Appeal from the Circuit Court of St. Clair County, Twentieth
Judicial Circuit; the Hon. HAROLD O. FARMER, Judge, presiding.
The defendant, David L. Coddington, hereinafter referred to as Coddington, was convicted of the murder of John A. Petermeyer, hereinafter referred to as Petermeyer, in a jury trial in the Circuit Court of St. Clair County, wherein the jury returned a verdict of death. The trial court denied defendant's motion for a new trial, and sentenced Coddington to a term of not less than 199 nor more than 200 years. Chapter 38, section 1-7, Ill Rev Stats. Coddington appeals.
The evidence shows that the victim, Petermeyer, was living in a house belonging to Coddington's mother at 3335 Vernier Avenue in Belleville, Illinois. Petermeyer had been acquainted with the Coddington family for over thirty years and had lived with them on several occasions. He had been living in the house with the permission of Mrs. Coddington for the purpose of maintaining the premises. Petermeyer was 78 years of age but was quite agile for his age and was able to maintain a garden and cut the grass, even though he walked with a slight limp due to a broken leg two years before.
On June 8, 1966, a niece of Petermeyer reported to the City Police of Belleville, Illinois, that he was missing. The police examined the premises on Vernier Avenue and found certain bloodstains. In the course of investigation the police talked to the next door neighbors, Mr. and Mrs. Pierce, who advised that they had not seen Petermeyer since the early part of April, 1966, but they had subsequently seen Coddington, and Mrs. Pierce had a conversation with Coddington in early May, 1966, at the mailbox in front of the house. A propane gas deliveryman delivered a bottle of gas on April 6, 1966, which was signed for by Petermeyer. The time of day of this delivery was not established.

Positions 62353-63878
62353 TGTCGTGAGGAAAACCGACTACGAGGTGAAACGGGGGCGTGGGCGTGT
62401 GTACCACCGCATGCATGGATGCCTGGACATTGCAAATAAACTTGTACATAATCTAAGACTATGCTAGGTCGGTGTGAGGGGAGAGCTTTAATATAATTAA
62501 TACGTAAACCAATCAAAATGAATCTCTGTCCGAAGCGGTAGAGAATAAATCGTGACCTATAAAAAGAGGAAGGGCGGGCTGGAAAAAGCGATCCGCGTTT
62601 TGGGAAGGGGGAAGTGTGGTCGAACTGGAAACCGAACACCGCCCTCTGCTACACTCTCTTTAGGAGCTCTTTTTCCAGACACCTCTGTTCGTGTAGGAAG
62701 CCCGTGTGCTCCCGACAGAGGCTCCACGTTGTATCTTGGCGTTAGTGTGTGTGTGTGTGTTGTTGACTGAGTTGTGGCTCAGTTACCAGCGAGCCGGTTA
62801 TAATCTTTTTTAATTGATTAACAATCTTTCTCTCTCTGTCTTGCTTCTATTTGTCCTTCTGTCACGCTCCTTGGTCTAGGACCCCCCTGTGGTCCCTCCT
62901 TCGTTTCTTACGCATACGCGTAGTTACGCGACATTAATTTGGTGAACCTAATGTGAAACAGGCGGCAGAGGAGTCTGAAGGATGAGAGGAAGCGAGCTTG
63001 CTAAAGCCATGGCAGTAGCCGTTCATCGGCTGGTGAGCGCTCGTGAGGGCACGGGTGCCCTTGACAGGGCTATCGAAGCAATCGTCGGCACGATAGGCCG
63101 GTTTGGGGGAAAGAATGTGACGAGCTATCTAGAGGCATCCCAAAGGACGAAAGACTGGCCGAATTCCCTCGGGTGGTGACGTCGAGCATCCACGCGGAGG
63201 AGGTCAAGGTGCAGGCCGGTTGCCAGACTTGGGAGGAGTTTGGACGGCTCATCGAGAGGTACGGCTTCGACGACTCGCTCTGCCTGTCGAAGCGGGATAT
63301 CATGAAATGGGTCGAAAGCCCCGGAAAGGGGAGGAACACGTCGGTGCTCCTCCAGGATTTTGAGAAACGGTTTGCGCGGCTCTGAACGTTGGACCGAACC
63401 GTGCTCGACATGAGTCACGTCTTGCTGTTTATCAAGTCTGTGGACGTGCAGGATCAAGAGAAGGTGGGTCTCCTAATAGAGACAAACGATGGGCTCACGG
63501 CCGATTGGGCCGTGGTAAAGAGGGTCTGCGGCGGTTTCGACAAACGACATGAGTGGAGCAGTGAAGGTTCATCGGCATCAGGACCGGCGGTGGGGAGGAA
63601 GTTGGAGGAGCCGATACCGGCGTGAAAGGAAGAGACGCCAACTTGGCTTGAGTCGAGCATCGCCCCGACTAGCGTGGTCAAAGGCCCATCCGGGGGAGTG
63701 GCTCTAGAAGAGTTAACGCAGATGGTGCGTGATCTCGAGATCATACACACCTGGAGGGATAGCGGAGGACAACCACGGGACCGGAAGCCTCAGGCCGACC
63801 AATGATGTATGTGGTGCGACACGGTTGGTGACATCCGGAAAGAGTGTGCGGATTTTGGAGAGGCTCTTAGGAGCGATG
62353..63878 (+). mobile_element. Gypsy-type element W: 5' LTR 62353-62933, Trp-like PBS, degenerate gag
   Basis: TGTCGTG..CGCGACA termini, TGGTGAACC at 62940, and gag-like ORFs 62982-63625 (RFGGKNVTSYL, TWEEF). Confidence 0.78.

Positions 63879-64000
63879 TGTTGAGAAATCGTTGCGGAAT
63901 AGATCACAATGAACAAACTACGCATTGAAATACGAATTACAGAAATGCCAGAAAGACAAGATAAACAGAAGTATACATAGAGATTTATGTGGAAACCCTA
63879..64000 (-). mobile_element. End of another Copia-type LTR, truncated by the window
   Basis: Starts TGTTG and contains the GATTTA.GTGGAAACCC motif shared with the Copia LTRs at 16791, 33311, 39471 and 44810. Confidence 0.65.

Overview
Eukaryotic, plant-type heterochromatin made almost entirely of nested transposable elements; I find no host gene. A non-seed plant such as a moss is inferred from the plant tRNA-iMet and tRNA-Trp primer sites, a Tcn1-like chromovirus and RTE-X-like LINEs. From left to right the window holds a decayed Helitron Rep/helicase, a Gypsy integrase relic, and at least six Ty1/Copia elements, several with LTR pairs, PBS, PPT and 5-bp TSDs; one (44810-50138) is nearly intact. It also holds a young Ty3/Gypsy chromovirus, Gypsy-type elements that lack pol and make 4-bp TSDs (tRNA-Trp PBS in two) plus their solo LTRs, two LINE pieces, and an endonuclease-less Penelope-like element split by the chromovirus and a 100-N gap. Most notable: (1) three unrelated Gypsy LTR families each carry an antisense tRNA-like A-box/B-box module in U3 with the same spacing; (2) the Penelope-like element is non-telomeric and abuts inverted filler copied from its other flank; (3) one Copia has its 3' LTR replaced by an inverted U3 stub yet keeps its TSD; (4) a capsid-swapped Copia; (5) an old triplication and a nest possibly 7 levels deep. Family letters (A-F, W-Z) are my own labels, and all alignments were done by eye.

The police determined to question Coddington and learned from his father-in-law, Leroy Daubach, that he had gone to Minnesota in an automobile, the title to which was registered in the name of the father-in-law. The police prevailed upon the father-in-law to prefer a charge against Coddington for auto theft as a means to have him brought back to Belleville for questioning, and on July 5, 1966, Coddington was arrested in Minnesota on the auto theft charge by a special agent of the F.B.I., who interrogated him concerning the whereabouts of Petermeyer.
Meanwhile, the Belleville police were continuing their investigation and Chief of Police Dobson interrogated a certain William McDaniel, a convicted felon on probation from a prior offense who became the key witness for the prosecution in the present case. McDaniel's testimony was that Coddington told him that he (Coddington) had killed Petermeyer and compelled McDaniel to assist him in disposing of the body through threats to the safety of McDaniel's wife and children. McDaniel led the police to an area known as Silver Creek in St. Clair County, where the body of Petermeyer was found on July 22, 1966.
Eventually Coddington was returned from Minnesota to St. Clair County, Illinois, in the custody of deputy sheriffs on November 18, 1966, and remained in the county jail until the morning of November 21, 1966, when he was transferred to the city jail of Belleville and, following a conversation with Chief Dobson, he made the following written statement on November 22, 1966: